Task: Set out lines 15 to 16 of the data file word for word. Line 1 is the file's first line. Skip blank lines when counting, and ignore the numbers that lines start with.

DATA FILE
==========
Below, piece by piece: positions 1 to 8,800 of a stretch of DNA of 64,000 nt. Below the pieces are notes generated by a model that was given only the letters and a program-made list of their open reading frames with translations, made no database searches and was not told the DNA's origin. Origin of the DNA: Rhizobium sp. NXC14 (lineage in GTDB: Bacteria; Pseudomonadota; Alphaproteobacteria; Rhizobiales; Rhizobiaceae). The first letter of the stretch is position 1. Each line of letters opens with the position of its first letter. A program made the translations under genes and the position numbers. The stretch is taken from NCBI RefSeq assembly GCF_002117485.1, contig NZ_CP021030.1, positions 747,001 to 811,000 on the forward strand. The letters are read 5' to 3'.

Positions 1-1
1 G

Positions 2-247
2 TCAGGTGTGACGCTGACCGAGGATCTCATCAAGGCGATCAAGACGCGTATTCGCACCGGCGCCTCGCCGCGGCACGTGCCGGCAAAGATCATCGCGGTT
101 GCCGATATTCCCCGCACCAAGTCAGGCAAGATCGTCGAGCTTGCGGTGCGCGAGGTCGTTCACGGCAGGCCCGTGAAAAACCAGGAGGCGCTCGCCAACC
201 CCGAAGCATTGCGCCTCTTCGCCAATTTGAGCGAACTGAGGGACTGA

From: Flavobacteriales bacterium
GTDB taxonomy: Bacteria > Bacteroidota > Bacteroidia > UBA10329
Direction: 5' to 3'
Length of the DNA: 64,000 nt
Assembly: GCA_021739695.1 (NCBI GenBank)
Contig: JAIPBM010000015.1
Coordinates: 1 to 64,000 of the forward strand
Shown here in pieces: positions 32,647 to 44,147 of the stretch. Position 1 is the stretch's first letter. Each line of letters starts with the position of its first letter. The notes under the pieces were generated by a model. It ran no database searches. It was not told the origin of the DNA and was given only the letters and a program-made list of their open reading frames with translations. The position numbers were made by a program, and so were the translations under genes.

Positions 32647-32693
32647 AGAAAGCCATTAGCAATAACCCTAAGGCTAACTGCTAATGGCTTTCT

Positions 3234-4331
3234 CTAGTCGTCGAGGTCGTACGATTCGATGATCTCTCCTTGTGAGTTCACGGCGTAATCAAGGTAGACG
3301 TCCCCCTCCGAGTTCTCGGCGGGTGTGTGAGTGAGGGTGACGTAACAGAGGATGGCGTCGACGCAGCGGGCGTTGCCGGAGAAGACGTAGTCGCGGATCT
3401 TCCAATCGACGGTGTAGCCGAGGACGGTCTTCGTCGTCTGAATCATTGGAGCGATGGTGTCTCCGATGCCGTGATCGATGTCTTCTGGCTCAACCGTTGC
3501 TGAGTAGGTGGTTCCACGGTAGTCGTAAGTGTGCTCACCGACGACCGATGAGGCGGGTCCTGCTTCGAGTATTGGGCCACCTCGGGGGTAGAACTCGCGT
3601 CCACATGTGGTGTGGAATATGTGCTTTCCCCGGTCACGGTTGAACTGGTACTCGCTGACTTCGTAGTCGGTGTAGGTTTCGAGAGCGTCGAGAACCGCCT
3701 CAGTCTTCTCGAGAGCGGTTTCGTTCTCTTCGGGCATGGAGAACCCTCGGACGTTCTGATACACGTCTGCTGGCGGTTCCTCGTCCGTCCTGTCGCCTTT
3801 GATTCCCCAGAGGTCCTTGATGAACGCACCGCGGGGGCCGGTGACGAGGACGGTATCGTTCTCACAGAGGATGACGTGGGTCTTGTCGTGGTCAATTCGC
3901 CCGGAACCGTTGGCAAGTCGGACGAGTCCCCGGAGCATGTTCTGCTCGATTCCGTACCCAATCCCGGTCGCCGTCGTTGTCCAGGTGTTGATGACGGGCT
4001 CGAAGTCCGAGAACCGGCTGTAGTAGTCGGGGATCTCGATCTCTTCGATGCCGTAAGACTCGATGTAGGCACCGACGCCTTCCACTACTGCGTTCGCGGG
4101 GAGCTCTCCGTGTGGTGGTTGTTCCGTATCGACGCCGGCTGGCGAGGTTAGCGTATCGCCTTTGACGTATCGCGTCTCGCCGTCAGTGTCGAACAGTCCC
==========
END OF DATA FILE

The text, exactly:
Shown here in pieces: positions 32,647 to 44,147 of the stretch. Position 1 is the stretch's first letter. Each line of letters starts with the position of its first letter. The notes under the pieces were generated by a model. It ran no database searches. It was not told the origin of the DNA and was given only the letters and a program-made list of their open reading frames with translations. The position numbers were made by a program, and so were the translations under genes.

Positions 32647-32693